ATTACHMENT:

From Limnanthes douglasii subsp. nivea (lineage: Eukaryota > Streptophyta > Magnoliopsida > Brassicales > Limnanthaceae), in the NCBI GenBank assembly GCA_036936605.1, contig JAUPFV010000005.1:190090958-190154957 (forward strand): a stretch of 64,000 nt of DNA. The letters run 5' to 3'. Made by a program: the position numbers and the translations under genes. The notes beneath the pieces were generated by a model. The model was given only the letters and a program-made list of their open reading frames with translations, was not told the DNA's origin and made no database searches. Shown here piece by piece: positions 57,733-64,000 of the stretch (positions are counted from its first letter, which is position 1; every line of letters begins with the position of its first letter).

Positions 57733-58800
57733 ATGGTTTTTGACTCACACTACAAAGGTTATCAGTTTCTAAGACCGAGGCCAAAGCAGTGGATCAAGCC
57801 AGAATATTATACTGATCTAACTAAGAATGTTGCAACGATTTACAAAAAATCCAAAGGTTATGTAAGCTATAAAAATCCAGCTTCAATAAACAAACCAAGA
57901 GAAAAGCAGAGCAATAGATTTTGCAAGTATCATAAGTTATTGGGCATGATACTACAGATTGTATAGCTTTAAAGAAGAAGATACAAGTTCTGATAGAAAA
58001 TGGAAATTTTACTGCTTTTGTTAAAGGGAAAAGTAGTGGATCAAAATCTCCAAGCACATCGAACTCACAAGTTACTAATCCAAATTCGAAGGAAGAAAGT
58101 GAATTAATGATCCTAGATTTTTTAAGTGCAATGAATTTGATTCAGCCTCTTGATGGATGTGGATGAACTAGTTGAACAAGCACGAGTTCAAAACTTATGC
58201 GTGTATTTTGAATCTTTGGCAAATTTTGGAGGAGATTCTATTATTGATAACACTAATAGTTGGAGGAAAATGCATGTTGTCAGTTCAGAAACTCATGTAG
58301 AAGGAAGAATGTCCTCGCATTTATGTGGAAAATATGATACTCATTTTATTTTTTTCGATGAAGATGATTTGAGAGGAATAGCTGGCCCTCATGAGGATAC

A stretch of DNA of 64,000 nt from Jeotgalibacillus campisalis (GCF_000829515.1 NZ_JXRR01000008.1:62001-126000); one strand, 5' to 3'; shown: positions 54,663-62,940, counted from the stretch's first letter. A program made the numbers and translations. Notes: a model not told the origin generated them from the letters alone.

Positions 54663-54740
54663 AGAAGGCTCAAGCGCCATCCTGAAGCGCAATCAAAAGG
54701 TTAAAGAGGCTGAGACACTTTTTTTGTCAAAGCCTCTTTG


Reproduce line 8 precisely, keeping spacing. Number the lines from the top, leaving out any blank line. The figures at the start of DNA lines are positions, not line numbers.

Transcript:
58201 GTGTATTTTGAATCTTTGGCAAATTTTGGAGGAGATTCTATTATTGATAACACTAATAGTTGGAGGAAAATGCATGTTGTCAGTTCAGAAACTCATGTAG